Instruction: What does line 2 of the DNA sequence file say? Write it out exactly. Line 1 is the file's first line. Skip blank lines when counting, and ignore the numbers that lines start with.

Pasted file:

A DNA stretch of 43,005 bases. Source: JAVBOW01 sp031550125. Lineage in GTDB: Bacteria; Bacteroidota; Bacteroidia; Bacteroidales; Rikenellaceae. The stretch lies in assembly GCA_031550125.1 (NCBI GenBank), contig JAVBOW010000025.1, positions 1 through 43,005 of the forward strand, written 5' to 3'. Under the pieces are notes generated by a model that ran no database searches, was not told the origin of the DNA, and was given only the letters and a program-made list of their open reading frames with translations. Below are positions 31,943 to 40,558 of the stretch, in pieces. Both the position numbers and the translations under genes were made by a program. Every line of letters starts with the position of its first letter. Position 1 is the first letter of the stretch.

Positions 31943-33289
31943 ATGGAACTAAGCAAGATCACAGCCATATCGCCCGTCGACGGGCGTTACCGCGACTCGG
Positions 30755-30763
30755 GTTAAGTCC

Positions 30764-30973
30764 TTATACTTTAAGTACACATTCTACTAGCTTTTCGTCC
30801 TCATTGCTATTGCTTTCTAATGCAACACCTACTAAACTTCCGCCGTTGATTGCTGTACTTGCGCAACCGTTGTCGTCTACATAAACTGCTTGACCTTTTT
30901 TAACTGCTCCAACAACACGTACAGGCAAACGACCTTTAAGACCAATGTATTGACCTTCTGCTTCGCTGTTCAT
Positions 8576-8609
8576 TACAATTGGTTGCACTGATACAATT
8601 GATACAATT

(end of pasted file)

Positions 31943-33289